The year that Audi became wildly successful was the year they got hit with the accusation of runaway acceleration. The year Toyota passed GM, the same trick gets pulled. I remember the entire Audi fiasco, and how unfair it was. Like a witch trial.

    A simple rule: When the engine seems to be accelerating out of control use the brake pedal.

    The OTHER brake pedal!

  3. In my previous post, I mentioned that 'the vast majority' of vehicle accidents were caused by 'operator error.'

    I needed to confirm that impression. According to this study by the U.S. Federal Highway Administration, only 2% of accidents are caused solely by equipment failures. And I'll warrant, a significant proportion, if not the majority, of those the result of poor maintenance.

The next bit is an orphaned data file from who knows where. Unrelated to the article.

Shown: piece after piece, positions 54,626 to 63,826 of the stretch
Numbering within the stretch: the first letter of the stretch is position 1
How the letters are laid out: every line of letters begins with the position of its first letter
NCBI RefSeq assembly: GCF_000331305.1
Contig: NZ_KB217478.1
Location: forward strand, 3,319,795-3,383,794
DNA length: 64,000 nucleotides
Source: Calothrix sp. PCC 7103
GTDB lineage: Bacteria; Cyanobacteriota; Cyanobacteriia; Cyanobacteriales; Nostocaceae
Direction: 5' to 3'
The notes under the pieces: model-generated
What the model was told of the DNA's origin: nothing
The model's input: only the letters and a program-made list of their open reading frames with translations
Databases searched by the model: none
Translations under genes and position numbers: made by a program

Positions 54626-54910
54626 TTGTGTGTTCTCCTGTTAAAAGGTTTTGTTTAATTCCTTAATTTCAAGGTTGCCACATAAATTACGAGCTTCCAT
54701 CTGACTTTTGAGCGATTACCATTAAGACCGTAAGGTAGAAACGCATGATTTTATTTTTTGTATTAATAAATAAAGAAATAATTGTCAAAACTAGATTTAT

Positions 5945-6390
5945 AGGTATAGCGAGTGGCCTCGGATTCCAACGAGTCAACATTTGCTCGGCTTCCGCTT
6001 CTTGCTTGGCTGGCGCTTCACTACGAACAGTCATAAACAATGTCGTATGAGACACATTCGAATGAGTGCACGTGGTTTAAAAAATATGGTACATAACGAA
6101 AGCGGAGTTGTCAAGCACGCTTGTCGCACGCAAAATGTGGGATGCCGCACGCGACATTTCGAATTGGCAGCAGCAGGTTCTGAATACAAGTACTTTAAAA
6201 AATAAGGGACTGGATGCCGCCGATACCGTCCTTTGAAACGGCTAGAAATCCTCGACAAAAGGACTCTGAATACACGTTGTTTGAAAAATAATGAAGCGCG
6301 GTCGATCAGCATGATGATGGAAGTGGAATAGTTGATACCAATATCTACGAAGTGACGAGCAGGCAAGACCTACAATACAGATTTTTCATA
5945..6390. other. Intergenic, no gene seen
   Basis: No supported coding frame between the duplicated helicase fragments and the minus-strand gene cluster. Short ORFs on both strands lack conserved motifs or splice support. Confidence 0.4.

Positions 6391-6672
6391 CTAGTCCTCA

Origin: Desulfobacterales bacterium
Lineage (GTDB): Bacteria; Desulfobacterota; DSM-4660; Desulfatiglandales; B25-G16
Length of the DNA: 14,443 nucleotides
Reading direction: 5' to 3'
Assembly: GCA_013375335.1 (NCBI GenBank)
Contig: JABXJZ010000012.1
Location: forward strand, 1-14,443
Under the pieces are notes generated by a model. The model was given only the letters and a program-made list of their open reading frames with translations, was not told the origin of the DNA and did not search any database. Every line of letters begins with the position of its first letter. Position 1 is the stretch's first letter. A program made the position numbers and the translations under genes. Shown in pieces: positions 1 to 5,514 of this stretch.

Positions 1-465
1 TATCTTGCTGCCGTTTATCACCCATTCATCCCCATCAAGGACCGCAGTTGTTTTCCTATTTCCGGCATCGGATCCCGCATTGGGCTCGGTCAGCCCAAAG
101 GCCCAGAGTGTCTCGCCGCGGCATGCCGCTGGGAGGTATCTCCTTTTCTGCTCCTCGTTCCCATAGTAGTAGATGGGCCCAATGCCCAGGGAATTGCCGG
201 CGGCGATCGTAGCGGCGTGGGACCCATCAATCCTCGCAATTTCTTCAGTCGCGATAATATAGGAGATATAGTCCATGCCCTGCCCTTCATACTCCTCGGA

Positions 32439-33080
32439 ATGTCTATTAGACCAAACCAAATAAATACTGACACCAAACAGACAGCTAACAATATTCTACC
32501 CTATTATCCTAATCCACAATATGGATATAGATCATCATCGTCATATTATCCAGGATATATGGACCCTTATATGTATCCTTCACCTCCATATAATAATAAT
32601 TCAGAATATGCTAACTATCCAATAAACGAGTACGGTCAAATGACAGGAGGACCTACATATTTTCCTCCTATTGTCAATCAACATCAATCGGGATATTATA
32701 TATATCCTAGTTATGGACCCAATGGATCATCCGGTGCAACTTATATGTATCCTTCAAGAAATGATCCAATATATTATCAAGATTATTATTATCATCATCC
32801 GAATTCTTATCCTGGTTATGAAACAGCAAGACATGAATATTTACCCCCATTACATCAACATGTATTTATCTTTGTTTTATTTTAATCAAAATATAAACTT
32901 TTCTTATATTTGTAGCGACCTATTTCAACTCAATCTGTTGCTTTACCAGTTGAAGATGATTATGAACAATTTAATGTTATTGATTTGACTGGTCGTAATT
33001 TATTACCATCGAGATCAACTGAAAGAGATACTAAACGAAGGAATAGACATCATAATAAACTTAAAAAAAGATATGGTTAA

The most recent articles on the Toyota recall suggest that the NHTSA has cleared the repair ... a shim to adjust tension in the pedal assembly.

    However, in the interim, the Detroit press and ambulance chasers are having a field day.

    I'd love to be to able gaze into my crystal ball and see what this story looks like from the perspective of this time next year.

  4. Toyota has now officially announced that the fix for their accelerator problem is a precision cut steel reinforcement bar.

    Reading between the lines, I get the impression that the potential SUA problem is caused by wear, combined with dirt (and other 'environmental factors') in the plastic parts used, impeding the smooth operation of the mechanism.

    I would have been more reassured had Toyota announced that they were also reflashing the ECU to handle contention between the throttle and brakes.